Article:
François Comtois: Northwood’s own hometown hero

Browse By

After graduating from Northwood in 2006, Francois Comtois, has spent the past 10 years as the drummer for the popular band Young the Giant. He sat down with The Howler to discuss his experiences with the Irvine community and his band.

Derek Kim: Tell me the story of Young the Giant. In other words, how did you guys get to where you are now, and what can you tell me about the experience?

Francois Comtois: Young the Giant technically started as a band called the Jakes back when we were all in high school. The current lineup was solidified in 2008 and we felt that a name change would help us to refocus our efforts. We spent the next couple of years writing our first album and dipping our toes into the touring world. Things picked up steam after we got signed and we’ve been doing this full time ever since.

DK: Did Northwood prepare you for the life you have now?

FC: I think Northwood did a good job of fostering critical and analytical thinking as well as valuing creativity. Those are the skills that I find myself using most while trying build up a body of work but also in the everyday challenges of navigating the music industry. I also met several friends that have been a part of my life for over a decade.

DK: What do you remember from high school at Northwood?

FC: I moved to Orange County from Montreal when I was a freshman, so I remember being blown away by how beautiful the campus was. Apart from that I remember spending a lot of time doing homework.

DK: Who was your favorite teacher at Northwood?

FC: I had quite a few teachers make positive impressions on me but I would have to say that Mr. Halop and Ms. Keiko probably had the most to do with the musician that I am today. Their passion and attention to detail really instructed the way I approach music.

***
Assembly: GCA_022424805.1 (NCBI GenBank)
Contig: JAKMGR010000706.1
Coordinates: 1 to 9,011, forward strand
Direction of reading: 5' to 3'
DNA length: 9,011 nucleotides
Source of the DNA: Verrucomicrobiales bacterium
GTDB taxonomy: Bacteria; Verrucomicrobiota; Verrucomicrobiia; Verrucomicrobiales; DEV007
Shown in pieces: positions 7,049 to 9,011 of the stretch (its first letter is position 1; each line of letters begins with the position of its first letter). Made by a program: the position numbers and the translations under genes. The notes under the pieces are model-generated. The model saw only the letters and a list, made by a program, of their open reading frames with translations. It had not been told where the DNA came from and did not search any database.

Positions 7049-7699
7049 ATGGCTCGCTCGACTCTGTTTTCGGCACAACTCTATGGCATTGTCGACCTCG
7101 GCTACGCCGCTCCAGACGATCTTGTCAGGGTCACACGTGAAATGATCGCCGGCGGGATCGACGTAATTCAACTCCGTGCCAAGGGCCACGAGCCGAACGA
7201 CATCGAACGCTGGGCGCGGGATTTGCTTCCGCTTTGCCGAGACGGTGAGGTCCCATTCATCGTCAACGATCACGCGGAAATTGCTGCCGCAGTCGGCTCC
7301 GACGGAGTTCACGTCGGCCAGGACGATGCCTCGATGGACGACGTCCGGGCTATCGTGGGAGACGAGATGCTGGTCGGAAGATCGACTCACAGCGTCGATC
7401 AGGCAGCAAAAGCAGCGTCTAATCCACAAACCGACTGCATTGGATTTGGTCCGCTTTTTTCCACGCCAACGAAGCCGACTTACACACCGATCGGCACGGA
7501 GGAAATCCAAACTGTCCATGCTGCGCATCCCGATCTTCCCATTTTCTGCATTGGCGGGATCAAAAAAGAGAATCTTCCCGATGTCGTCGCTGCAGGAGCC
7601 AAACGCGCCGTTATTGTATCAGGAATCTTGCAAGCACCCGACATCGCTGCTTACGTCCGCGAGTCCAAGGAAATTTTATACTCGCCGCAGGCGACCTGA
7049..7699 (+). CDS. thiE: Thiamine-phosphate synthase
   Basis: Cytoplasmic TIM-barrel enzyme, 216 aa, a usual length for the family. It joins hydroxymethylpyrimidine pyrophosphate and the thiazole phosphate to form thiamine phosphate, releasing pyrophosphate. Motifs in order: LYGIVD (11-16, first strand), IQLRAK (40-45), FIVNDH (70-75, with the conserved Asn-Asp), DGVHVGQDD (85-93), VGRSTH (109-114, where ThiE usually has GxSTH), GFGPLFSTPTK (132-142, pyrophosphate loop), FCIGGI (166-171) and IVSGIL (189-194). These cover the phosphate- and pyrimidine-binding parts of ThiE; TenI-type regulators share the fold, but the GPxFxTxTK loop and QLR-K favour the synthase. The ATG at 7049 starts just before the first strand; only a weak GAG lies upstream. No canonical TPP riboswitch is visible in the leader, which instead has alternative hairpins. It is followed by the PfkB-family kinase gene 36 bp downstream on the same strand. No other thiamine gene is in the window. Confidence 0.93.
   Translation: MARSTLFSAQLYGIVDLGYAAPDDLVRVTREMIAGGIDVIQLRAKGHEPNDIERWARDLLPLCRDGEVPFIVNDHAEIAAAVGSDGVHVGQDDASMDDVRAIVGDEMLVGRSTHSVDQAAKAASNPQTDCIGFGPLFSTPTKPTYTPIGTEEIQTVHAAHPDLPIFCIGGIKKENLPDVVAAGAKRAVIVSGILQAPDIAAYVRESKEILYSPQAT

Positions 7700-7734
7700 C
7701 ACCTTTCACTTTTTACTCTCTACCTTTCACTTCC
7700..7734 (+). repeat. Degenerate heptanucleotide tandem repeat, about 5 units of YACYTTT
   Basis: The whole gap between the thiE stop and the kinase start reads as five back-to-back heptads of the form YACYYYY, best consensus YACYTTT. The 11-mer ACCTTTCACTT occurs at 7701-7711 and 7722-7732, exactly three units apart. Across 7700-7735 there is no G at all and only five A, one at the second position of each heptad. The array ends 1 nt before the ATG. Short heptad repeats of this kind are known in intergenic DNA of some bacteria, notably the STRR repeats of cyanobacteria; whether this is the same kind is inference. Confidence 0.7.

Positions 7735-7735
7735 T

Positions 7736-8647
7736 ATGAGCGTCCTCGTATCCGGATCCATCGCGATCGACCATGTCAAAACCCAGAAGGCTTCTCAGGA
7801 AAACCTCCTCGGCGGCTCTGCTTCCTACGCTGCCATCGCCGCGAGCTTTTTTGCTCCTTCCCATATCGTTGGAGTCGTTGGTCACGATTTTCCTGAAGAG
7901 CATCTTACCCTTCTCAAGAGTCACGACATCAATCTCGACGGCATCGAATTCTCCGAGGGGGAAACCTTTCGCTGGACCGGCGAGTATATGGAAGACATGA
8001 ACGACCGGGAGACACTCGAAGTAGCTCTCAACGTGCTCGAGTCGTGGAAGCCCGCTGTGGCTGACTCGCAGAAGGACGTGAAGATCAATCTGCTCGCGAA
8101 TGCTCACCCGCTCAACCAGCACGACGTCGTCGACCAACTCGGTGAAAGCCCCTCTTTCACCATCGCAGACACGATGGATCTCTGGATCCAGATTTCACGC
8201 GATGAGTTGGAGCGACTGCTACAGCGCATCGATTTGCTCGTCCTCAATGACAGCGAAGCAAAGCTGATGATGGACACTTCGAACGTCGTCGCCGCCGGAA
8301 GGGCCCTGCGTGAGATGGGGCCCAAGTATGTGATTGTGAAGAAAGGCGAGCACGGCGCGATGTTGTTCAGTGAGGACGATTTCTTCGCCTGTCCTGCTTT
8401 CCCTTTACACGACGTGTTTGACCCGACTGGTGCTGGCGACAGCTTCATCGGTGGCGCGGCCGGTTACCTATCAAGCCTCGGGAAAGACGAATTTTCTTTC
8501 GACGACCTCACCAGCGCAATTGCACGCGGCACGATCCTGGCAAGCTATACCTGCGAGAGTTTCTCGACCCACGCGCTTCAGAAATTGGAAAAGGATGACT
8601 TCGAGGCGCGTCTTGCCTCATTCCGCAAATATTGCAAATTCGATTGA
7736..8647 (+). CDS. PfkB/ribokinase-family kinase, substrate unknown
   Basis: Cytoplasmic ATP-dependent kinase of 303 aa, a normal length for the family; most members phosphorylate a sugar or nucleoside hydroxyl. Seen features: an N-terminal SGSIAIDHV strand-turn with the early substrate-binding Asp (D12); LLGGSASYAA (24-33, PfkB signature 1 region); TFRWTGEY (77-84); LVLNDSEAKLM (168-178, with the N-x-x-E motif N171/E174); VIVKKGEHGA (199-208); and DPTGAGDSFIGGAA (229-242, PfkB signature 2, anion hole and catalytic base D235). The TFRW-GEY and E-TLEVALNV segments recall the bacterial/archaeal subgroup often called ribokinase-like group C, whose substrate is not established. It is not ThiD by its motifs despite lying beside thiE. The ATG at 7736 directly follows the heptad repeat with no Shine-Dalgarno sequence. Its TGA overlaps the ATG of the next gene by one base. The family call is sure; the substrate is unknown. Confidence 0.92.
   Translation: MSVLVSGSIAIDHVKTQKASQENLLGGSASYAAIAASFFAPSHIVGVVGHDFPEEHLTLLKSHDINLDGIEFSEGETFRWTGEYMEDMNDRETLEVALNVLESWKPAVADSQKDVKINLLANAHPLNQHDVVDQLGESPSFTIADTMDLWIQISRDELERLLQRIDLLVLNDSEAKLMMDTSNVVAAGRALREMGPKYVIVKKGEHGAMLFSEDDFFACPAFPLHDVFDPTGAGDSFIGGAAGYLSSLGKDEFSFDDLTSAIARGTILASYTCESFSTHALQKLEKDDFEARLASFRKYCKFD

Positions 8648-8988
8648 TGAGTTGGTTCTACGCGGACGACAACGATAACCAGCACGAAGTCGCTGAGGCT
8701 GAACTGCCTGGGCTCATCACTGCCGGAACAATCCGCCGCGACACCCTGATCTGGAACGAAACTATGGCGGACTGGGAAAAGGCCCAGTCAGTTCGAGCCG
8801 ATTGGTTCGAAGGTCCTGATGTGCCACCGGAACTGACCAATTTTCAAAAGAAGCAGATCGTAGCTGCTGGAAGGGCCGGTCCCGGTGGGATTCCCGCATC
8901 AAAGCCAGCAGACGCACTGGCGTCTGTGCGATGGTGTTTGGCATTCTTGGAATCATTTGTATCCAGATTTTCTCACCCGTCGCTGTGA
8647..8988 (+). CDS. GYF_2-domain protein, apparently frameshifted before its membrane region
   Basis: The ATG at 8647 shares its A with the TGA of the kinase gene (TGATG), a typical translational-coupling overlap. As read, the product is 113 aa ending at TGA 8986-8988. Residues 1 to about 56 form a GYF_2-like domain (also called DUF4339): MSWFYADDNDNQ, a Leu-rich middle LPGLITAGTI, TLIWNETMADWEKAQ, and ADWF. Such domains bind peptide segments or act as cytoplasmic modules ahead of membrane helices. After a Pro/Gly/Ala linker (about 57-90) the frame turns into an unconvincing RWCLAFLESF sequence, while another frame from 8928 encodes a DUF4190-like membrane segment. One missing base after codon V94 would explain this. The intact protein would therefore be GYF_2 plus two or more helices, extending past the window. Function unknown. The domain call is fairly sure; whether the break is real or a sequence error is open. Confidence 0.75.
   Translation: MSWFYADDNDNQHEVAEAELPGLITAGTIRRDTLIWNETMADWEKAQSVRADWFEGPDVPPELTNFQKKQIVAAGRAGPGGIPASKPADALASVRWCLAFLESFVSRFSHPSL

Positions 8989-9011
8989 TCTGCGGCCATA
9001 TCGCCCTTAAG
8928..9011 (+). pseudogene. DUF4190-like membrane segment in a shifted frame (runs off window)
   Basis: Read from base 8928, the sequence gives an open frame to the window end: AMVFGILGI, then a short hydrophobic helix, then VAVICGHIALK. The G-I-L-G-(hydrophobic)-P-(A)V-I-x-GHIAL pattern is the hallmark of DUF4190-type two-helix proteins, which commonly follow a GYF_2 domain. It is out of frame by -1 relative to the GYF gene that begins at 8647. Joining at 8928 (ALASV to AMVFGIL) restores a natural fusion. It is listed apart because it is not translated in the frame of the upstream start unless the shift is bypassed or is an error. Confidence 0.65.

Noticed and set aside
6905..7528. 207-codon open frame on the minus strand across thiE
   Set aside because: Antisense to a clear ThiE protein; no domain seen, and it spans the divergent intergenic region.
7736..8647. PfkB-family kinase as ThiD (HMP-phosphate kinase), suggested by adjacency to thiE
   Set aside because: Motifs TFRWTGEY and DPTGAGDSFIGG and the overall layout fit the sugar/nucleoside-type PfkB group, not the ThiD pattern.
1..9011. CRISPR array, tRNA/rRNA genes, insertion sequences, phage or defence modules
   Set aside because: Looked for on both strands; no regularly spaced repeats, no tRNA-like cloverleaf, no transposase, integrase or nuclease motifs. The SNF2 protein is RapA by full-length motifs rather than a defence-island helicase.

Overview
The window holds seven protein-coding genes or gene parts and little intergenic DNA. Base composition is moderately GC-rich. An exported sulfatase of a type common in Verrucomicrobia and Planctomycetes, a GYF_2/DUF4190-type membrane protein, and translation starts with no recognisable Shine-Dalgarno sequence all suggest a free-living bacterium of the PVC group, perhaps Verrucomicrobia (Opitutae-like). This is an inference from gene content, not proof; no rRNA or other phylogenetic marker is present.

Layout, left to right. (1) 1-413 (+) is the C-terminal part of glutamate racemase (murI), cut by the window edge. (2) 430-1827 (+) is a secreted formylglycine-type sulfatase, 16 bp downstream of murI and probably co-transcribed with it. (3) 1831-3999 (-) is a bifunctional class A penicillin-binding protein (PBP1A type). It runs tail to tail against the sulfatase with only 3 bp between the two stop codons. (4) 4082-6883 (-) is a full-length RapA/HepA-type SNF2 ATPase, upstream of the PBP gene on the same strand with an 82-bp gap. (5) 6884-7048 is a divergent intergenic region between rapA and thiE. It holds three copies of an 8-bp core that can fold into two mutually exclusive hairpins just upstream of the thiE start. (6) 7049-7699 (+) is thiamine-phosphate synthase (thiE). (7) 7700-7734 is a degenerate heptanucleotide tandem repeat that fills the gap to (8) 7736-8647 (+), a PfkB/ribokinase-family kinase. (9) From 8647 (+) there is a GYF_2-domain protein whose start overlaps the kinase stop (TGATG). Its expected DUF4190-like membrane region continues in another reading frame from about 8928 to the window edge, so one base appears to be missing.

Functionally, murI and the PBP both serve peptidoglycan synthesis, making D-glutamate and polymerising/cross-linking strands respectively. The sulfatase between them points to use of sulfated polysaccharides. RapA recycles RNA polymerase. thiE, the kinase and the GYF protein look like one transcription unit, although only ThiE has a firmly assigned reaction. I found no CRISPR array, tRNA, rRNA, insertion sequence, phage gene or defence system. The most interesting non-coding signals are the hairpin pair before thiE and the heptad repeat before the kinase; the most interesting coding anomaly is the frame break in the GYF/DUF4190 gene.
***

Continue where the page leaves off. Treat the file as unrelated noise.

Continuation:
DK: What were your early years with Young the Giant like?

FC: The first few years in the band definitely took a lot of work and commitment. I think people have a glamorous vision of what it’s like to play music professionally, but the truth is that sometimes it’s downright exhausting, especially early on. As time has passed we’ve been fortunate enough to get to a point where we can tour and write on our own terms, which is incredibly rewarding.

DK: How connected are you and rest of Young the Giant to the city of Irvine?

FC: Growing up in Irvine absolutely shaped the way that we view the world around us. We were all fortunate enough to be raised in an environment that promoted inclusivity and taught us to view things with an open mind. That being said, Irvine can also be pretty boring at times, but I think that we were forced to find creativity and excitement from within which in a useful skill if you work in a creative field.

DK: What’s the best part about being in Young the Giant?

FC: The best part of being in Young the Giant is seeing how our music has a positive impact on people. I’ve always used music to help me cope with difficult times, and it’s so rewarding to hear from people who have used our songs to help them deal with whatever is going on in their lives.

DK: What’s the hardest part of life as a touring musician?

FC: The hardest part is having to spend extended periods of time away from those you love. It doesn’t get easier, but it’s a fair tradeoff.